Now, this is all theoretical, because very few gay men engage in sexual activity exclusively in the bounds of “love.” There are a ton of statistics out there about how promiscuous gay men are and how their sexual habits differ from their straight counterparts. The Christian Apologetics and Research Ministry asserts that 28% of gay men have had over 1,000 sexual partners (with a median between 100 – 150) and that only 4.5% of gay men in relationships practice fidelity (compared to 75.5% of straight men). You can accept or deny these numbers as you’d like, but before you go trudging off to the internet, be forewarned that no one really has any definitive numbers on the issue. However, as a very biased participant in the gay community, I will make the anecdotal assertion that gay men tend to be more sexually active than straight men.

Now, we could go on and on about why that may be the case, but I think it will ultimately cloud the point here.

I often hear gay men who are either formerly or never religious taking up arms about the passages in the Bible that condemn their nature. And honestly, I wonder why they care so much about it. After all, if suddenly Christians openly accepted gay people, would they flood back into the church? Would they wait until marriage or would that also be thrown off as an archaic expectation?

I think it comes from insecurity – at least for me. It comes from this idea that I was born in a way that set up an immediate roadblock, one that is far more obvious and shameful than anything else floating around the Christian community. I don’t know – I am so confident and comfortable in my identity now, but still there is that nagging, lagging feeling.

All you can do is just move past it.

Moms: 1 Thessalonians 1 – 3

Good Work Thessalonica.

Instead, we were like young children among you.
Just as a nursing mother cares for her children, so we cared for you. Because we loved you so much, we were delighted to share with you not only the gospel of God but our lives as well.
1 Thessalonians 1:7-8 (NIV)

It started in kindergarten. “Can I go to the bathroom, Mom?” Even at ages five and six, my classmates knew I had committed the ultimate embarrassing faux pas. You see, my Mom didn’t work in my classroom – I had just called my teacher “Mom.”

My face fell as the laughs came on, and she knelt before me in order to hedge off any impending tears. “I take it as a compliment,” she said. “It’s one of my favorite things to hear.” I was instantly relieved when she said that. Her approval meant more to me than that of my classmates, so as long as she remained on my side, I was good.

I have frequently been “adopted” by nearby mothers, beginning all the way back in toddler-hood. In Middle School, my friend Briana and I used to spend our lunches hanging out in Mrs. Nelson’s office – that is, the office of our assistant principal. We’d chat about the goings on in school, or sometimes even just sit there in silence while studying. We even ingratiated ourselves until she let us perform the morning announcements and prayer. She just loved us.

We were also major dorks.

High School brought in a few more Moms – from school and church – but the wider audience meant differing results. I started dating, and the moms of my girlfriends either loved or hated me (those feeling the latter are probably thrilled to hear of my coming out). I had a tall and dominating presence, even though I initially presented as quiet (and got louder and louder the more comfortable I became). I don’t know – some Moms didn’t trust me, sure that I had ulterior motives. Others thought I was a good kid.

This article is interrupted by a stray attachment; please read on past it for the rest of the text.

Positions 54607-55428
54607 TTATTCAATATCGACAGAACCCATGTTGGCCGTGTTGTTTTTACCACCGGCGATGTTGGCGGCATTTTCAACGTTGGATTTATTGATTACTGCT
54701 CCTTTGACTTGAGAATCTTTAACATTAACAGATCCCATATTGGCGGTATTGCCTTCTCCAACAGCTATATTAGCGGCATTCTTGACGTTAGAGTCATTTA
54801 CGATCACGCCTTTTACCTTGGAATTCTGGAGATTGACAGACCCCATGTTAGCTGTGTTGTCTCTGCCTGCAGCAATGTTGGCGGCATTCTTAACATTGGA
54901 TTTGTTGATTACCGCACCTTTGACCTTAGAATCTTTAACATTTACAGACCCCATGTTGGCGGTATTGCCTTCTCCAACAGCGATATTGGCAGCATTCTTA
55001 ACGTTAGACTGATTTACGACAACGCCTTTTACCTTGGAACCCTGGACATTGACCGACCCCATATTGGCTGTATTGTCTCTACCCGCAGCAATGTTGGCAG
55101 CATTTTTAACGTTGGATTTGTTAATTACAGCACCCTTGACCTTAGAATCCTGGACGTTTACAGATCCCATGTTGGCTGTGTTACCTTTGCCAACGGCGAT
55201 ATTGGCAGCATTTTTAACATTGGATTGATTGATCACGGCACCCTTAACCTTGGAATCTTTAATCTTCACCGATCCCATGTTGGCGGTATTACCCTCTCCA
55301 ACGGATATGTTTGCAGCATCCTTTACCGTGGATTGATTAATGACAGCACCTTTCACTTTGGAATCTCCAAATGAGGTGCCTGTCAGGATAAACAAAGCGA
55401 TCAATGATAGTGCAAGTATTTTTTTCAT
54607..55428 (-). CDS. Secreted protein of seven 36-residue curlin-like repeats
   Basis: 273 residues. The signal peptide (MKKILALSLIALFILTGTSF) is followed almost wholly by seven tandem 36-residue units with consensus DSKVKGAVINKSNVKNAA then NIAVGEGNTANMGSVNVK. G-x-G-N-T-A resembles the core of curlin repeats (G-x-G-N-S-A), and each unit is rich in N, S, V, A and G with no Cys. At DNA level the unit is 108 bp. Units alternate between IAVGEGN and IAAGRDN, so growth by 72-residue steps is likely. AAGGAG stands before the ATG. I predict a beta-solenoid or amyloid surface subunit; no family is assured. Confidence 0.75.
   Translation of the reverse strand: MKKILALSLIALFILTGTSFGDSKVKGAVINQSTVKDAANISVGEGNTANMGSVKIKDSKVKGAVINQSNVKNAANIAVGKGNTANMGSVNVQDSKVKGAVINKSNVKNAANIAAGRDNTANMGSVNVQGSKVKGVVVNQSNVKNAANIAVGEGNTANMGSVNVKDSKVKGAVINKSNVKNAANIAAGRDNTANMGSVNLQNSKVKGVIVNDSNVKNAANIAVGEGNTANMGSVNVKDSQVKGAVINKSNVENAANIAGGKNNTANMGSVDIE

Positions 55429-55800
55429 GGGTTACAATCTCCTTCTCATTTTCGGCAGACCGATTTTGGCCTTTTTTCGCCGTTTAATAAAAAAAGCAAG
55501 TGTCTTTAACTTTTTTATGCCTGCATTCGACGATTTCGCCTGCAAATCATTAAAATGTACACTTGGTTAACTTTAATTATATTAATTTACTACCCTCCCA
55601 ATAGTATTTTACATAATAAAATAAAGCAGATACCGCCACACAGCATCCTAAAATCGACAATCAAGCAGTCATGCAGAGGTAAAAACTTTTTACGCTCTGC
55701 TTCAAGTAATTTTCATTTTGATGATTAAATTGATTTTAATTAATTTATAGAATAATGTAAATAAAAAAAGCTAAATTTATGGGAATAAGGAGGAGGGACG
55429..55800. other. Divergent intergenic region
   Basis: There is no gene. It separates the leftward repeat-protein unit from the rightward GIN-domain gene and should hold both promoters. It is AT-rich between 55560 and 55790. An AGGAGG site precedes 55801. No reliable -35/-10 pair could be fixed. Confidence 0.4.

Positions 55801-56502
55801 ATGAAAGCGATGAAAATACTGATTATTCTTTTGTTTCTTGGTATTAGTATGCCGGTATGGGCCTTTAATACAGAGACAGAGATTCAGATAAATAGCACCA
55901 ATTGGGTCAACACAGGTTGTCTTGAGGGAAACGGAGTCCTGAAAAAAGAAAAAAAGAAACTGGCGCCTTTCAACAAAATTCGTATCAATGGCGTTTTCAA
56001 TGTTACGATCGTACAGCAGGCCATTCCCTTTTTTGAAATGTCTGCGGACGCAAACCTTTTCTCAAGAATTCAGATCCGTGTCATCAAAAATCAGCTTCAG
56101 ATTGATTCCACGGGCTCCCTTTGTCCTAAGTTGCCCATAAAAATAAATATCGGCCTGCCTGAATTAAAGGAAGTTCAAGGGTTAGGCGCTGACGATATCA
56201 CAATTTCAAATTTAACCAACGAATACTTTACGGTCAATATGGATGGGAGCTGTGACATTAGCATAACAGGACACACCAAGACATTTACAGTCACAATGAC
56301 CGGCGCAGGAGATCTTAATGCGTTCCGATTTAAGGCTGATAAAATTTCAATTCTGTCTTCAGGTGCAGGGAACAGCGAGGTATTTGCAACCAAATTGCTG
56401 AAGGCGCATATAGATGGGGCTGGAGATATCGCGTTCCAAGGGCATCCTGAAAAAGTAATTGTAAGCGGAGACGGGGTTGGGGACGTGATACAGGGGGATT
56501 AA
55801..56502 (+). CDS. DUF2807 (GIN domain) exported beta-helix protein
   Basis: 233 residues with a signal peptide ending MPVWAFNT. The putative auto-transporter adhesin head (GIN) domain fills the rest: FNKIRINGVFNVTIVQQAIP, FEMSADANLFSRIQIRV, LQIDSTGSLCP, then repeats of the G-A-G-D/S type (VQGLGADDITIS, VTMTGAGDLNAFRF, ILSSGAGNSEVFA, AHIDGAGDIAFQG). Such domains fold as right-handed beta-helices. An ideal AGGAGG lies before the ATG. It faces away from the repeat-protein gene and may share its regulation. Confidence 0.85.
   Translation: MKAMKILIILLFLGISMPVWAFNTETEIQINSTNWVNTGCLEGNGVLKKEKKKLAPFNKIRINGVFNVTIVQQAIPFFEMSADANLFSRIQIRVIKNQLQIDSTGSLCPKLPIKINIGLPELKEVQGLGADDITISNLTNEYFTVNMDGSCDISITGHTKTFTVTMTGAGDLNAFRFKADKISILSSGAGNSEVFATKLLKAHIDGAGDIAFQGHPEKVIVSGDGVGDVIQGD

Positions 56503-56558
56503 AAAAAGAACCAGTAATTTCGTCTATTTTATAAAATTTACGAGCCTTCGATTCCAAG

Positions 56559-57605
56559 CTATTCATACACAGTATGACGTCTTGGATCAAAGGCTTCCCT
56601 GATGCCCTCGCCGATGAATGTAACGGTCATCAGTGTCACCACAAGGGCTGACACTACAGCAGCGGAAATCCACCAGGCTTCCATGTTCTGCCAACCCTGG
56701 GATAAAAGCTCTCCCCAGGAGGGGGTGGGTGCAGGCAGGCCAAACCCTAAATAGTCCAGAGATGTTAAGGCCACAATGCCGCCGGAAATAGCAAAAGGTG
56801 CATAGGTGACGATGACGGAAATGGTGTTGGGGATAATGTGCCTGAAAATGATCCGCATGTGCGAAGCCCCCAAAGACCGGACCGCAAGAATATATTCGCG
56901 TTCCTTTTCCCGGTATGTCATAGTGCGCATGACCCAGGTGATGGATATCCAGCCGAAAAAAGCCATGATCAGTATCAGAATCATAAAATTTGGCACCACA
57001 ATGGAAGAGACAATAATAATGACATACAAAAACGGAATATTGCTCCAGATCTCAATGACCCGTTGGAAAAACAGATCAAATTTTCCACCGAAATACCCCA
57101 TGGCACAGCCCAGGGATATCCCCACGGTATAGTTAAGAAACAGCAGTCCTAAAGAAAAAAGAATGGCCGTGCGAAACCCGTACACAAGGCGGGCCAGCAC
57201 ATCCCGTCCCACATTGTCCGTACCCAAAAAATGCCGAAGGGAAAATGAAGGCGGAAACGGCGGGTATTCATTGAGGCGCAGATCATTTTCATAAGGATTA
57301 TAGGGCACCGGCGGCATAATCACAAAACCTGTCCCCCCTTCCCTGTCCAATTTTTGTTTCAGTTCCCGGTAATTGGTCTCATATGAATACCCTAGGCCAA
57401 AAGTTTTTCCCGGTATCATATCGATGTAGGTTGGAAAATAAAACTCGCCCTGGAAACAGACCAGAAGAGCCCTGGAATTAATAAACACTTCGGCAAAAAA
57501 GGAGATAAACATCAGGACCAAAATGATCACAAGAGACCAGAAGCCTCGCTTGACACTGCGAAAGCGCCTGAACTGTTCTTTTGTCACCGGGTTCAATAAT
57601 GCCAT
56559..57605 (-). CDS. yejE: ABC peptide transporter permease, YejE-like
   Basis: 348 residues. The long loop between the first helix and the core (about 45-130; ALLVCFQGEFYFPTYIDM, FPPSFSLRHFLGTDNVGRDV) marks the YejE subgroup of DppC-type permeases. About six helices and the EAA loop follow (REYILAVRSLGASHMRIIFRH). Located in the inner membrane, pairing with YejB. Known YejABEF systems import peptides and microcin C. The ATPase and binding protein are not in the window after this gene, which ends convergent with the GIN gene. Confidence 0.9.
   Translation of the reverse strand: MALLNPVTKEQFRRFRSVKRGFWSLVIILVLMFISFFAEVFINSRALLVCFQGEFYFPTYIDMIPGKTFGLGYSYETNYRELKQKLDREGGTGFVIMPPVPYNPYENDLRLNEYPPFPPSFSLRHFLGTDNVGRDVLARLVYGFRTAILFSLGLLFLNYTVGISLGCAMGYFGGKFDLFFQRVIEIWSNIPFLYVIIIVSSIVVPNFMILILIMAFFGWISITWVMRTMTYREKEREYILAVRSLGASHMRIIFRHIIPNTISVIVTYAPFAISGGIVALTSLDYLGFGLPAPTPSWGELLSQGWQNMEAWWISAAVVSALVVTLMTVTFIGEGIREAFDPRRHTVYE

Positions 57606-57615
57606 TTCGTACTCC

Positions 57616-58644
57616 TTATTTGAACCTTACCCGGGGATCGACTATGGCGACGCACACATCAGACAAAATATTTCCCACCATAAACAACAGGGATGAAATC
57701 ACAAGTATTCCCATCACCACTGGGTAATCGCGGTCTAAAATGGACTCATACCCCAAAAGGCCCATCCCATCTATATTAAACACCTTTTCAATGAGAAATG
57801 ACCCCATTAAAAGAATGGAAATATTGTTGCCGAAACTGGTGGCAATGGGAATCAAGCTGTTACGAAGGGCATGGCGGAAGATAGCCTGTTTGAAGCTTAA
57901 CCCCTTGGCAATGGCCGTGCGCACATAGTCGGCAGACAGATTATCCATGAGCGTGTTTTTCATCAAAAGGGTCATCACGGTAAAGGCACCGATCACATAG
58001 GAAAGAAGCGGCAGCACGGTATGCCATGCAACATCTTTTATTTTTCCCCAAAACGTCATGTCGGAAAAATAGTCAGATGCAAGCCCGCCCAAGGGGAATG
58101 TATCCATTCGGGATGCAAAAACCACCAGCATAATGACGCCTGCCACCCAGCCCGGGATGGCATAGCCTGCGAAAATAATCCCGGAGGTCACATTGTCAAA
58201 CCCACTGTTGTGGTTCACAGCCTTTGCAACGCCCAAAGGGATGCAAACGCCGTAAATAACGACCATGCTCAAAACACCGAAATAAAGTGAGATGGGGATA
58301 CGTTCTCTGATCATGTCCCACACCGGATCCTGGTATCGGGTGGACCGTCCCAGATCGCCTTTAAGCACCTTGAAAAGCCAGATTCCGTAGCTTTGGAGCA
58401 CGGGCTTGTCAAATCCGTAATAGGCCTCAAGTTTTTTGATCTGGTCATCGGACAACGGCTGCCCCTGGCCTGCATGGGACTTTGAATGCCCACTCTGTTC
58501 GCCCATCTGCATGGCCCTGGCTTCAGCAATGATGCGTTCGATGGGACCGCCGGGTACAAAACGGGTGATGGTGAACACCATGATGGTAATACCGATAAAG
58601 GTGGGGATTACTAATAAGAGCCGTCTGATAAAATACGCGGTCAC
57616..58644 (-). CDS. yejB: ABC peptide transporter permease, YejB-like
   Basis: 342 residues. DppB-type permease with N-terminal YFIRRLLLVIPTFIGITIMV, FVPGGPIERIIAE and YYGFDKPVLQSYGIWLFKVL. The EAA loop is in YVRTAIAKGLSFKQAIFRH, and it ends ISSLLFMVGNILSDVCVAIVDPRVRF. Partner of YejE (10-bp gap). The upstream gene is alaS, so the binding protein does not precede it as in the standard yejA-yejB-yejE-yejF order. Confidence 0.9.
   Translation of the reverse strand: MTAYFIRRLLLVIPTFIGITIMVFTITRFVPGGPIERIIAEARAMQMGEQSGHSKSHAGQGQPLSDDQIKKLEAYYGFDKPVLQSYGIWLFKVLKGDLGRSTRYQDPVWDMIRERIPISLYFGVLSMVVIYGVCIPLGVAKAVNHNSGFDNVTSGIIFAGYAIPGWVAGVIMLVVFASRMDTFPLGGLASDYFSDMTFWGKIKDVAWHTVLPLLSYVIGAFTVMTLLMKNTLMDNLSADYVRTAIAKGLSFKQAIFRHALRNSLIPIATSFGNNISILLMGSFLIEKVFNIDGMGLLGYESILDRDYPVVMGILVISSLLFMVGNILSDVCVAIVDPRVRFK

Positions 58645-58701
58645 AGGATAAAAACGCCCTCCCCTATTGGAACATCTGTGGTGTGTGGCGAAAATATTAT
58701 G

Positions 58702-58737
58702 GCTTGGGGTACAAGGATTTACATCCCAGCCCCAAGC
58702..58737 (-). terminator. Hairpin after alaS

No ulterior motives. I hope time (and this blog – and the fact that I’m super gay – just kidding, a normal amount of gay) has proved that.

Now, I have several Moms. I am living with the family of one of them right now actually, tucked away in an immediate suburb of Atlanta. When I feel sick, she offers me an assortment of treatment options, and when I am hungry, she starts heating up foods without even asking me. I taught her son improv for several years, and our formal relationship burgeoned into a personal one over some time. When I came out of the closet, she was there – complete with conversations and support. I even drove with her to Plains, GA, about a month ago to meet the former President Jimmy Carter.

I have other Moms here, too. One funded a short film I wrote and tells everyone I am her son’s adopted brother. She’s a lesbian, and we bond over queer shit. Then another, her son starred in my short film. We text when we’re bored and pop into each other’s head, and we even talk on the phone to catch up, which I hate doing normally but not with her. Beyond that, I have a whole gaggle of Moms from the theater company I associate with – they even call themselves the Drama Mamas. One housed me after a surgery. Another took me in after a horrible panic attack. They all have been there for me in my extreme times of need.

My Mom – my actual birth Mom that is – has never been threatened by it. She often says that she feels grateful for them, for keeping me safe and warm away from home. When all the drama happened after I came out, someone told me that I needed to “make my own family.” I have mentioned that on this blog before. It is true – since I have come out, these Moms have been unbelievably supportive. Most affirm my lifestyle, while some may disagree but  never talk about it. I suppose if one was outright in her disapproval, well then, she wouldn’t be one of my Moms. That would be a difficult hurdle to leap, although not impossible. More likely than not she would just… fade away eventually.

But not my real Mom. Things have been tough, but we have fought to remain relevant in each other’s lives. I feel sad about it often, about how much easier this would be if I just… liked women. I often use it as an excuse… if this was a choice, would I really choose something so obviously against my closest allies?